You Probably Shouldn't be CEO of your Startup. Ask Yourself These 3 Questions to Find Out.
Why? Because it’s hard to look inward.
As CEO, it’s your responsibility to measure the performance of everyone on your team, including yourself. Just because you got the company off the ground doesn’t mean you are the best person to take it to the next level. You might be, or you may not.
Sometimes, you’re no longer the best person for the job. Sometimes, CEOs have to fire themselves.
To learn if you’re still the best CEO for your business, ask yourself these three questions every year:
1. Are you excited for your job to change?
As CEO, it’s your job to look ahead. Jeff Bezos sleeps well every night because he has mastered this. He trains his team to think 5–7 years out. Most good executives think at least 2–3 years out. Whatever your time horizon, it’s your responsibility to think ahead.
Part of thinking ahead is examining what you personally bring to the table. In order to hit your goals, which new hires do you need to make? Which systems and processes need to change?
Based on this, how does your job as CEO need to change? Are you excited for this change?
If you’re excited for the change ahead, embrace it.
If you aren’t, it might be time to think about transitioning yourself to another role inside the company, or removing yourself from the day-to-day, or from the company altogether.
2. What’s the next thing you should hand off and to whom?
Now that you know what needs to change and how excited you are for the change, what’s the next thing you should hand off? As CEO, the more you can delegate and outsource, the better.
As a general rule of thumb: If your business earns less than $1 million in revenue, you should hand off roles you are not good at. Once you hit $1 million, you need to start thinking about handing off roles you are good at. For example, if you are great at sales and are above $1 million, you might hire a sales coordinator or outbound sales rep who you can mentor and train to take on a subset of the sales activity.
Handing off work takes planning and time. Think about the next three years. What roles do you need to be recruiting for now so you have people in place? Who in your current organization can rise to the challenge and take on some of your responsibility? What systems and processes do you need to revamp or create to enable someone other than you to do the work?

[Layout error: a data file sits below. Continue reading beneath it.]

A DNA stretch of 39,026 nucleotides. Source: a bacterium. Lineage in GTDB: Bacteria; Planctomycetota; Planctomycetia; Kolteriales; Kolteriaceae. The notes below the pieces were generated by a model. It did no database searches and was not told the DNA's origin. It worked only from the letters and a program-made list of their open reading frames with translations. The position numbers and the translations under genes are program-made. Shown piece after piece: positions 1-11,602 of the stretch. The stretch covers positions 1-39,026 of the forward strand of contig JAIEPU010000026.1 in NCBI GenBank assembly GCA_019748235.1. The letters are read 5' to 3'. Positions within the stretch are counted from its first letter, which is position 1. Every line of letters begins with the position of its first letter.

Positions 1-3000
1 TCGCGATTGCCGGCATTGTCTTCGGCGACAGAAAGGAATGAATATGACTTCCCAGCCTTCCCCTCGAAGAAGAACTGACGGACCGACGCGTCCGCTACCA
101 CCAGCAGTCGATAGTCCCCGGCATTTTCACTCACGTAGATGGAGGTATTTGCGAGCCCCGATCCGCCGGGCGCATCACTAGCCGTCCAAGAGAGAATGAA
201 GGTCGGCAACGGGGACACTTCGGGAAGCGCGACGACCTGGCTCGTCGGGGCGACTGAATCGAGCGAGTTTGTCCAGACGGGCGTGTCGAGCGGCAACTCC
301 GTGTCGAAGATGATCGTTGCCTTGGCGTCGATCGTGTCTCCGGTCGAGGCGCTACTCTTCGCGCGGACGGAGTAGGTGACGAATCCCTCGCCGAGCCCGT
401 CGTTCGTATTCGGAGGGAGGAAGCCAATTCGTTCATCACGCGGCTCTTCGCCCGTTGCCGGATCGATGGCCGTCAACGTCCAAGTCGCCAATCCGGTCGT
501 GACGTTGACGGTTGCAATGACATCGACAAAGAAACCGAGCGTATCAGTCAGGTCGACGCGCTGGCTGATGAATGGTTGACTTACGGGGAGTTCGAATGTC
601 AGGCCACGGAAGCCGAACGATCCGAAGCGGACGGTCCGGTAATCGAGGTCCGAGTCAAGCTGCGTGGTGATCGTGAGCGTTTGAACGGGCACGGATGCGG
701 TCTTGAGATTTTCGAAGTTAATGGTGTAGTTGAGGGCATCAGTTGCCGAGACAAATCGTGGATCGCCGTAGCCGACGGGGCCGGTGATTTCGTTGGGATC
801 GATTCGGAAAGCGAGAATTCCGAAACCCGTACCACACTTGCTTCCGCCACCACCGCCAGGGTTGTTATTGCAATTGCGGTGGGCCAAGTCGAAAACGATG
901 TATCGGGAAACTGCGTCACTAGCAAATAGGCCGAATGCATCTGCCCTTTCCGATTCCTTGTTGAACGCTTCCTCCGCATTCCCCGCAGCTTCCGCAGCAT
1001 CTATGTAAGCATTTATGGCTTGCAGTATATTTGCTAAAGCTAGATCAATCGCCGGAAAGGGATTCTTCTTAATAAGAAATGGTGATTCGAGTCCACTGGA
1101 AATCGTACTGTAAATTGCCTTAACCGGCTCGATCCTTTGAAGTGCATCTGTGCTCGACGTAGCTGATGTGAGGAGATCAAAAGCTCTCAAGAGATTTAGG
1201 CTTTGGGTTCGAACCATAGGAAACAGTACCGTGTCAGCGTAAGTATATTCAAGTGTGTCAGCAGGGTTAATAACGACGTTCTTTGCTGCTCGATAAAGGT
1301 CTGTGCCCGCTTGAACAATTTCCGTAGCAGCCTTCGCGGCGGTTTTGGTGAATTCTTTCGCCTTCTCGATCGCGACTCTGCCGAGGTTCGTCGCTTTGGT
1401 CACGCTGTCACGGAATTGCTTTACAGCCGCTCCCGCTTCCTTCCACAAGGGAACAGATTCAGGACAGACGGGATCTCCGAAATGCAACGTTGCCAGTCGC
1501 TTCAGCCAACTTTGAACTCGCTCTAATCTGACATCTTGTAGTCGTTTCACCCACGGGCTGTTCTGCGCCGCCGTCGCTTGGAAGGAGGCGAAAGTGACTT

3. Are you still the most qualified person on the team to be CEO?
This is the hardest question of the three, but it is important to ask every year. I ask myself this question annually.
If the answer is yes, you are still the most qualified person to be CEO, challenge yourself by asking probing questions:
- At what size or stage might I no longer be the best person to be CEO?
- How will I know when that time arrives?
- Who on my team can I ask to hold me accountable to asking this question next year?
If the answer is no, create a transition and succession plan.
Companies are ever-evolving. As the founder CEO, your team and investors look to you to look out for them. You have to look ahead, like Jeff Bezos. You have to look inward. You have to be humble.
If you love your job and feel you are qualified to grow with the changing needs of the business, embrace the ride and focus on growth and delegating roles. If you feel it’s time to move on, embrace this too. Today is day one of the rest of your life and the sooner you can act with intent, the sooner you can get busy with moving forward.
Originally posted on Inc.
About Debbie Madden
Debbie has over 20 years of experience in NYC tech. She is passionate about helping businesses improve through software. As CEO, Debbie has unparalleled leadership experience in the technology space - she built 4 companies from the ground up prior to co-founding Stride.
With a reputation as a passionate woman executive in technology, Debbie is a sought after writer and speaker. She has appeared in popular media outlets such as Harvard Business Review, Huffington Post, Forbes and The Wall Street Journal.